Bastar woman carrying a tray Statuette

Dignity in daily life


190.00

In this small Bastar statuette typical of Dokra art, the artist represents a common scene in the daily life where tribal women provide food and water. More...

Height : 11.02'

Weight : 2.05 lbs

Sacred Art

Lost wax casting

Origin : Chattisgarh - India




Free shipping in UE, Norway and Switzerland


Description


The Bastars people


The Bastar is a district of South India in the state of Chattisgarh, it was an independent kingdom from the 14th century until its integration into India in 1948.
The tribal population accounts for 70% of the population of Bastar district: the main tribes are the Gonds - the Abhuj Maria and the Bhatras. Most of them have kept their traditions (cooking, clothing, festivals...) and their animist religion.
The tribes still live mainly from agriculture and forest resources (hunting, medicinal plants, wood...).
Some tribes have devoted themselves to brass statuary art for more than 4000 years. This art, also found in the states of Madhya Pradesh, Odisha, West Bengal, Bihar... is called Dokra.

Dokra art


This traditional and artisanal art has not changed for millennia (more than 4000 years) and the technique used is still that of lost wax: a rough model in clay is made and then covered with wax by the artist who will give it its final shape with its details. The whole is again covered with a clay mixture and then heated in an open hearth where a copper alloy is cast. See Blog.
The objects produced by the Dokra artists can be of usual nature: dish, candlestick... musical instruments (brass), or artistic such as jewelry, animals: horses, elephants, turtles..., or statues of men and women representing scenes of daily life and Hindu deities adopted by the tribes: Ganesh, Lakshmi, ...


Posture Standing with her feet firmly planted on the ground, this woman is about to fetch food or water that she will carry on the tray placed on her head or in her Tumba (gourd made with a hollowed out and dried squash).
The back is straight, the gaze serene and distant: this woman gives off an impression of dignity and relaxation despite the difficulty of the task.

Jewelry Despite the daily physical labor, this woman is adorned with her most beautiful jewels. Several necklaces follow one another in cascade as well as a very long one covering her chest which reinforces the impression of elegance and sobriety. The hair is typically styled in a bun on one side.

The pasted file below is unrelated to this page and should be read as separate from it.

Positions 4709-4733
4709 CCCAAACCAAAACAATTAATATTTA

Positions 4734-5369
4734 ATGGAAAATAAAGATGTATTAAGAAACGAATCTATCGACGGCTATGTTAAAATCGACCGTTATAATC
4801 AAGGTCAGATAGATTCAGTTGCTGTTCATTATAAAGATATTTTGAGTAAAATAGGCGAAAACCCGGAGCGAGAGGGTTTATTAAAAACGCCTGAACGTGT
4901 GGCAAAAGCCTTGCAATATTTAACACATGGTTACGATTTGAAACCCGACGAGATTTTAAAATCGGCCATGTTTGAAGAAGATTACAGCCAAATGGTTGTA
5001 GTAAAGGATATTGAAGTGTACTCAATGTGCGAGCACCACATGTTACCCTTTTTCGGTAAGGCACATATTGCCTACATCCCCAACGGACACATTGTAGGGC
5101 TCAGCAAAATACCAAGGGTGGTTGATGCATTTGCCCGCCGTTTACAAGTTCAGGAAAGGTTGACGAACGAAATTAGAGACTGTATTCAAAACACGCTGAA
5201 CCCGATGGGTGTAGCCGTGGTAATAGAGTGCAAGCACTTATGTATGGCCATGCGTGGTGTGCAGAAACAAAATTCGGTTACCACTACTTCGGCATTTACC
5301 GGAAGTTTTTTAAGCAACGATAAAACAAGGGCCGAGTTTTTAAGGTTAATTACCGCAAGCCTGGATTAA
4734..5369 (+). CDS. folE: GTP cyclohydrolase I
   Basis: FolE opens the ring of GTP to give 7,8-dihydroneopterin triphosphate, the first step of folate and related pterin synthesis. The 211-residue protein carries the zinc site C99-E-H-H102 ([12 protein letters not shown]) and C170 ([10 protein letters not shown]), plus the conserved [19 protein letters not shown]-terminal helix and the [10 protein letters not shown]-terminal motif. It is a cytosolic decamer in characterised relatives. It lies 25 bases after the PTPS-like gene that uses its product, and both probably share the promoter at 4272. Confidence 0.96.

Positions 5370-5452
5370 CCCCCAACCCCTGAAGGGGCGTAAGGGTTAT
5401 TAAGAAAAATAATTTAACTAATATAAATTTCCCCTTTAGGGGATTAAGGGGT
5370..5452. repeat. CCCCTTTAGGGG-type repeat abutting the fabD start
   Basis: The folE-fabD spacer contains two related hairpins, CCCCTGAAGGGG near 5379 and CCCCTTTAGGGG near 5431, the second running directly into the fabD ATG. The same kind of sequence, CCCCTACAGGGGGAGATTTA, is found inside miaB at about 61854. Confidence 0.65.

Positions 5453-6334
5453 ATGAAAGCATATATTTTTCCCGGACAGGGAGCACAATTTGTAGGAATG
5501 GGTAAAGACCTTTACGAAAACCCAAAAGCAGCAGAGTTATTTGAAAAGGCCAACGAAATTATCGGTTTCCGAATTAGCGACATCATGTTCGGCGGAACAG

In this statue, the modeling using wax threads clearly appears on the loincloth. Due to the slender size of the statue, there is no clay-based molding: the statuette is worked directly on a wax base which is sculpted very finely by the artist.

Inspired by your research

Last consulted

Customer reviews

« I am more than happy for the gift I gave myself (Bastar Ganesha Musician)
Everything is perfect in the delivery and packaging (we could not do better).
I will remain a fan of GANESH ART INDIA Gallery and dokra tribal art.
Well done and thank you to Mr Bertrand Bellaize for his knowledge sharing. » (Michèle S)
 
« Fast shipping and very well packaged. Thank you. I am very satisfied with this murti with neat details and all imbued with spirituality. » (Gérard M)
 
« Very happy with the gift I gave myself with the statuette of Shiva Nataraj representing the cosmic wheel with his multiple arms. Bertrand Bellaize, through his relationship with Indian artisans, puts us in direct contact with tribal art, far from the international trade organized for mass production. I can savor every day the purity of the delicate gestures of the Shiva and thus open myself to the surge of spirituality that this symbolism offers me. » (Pierre J)
 

Product certified authentic

International shipping

Secured payment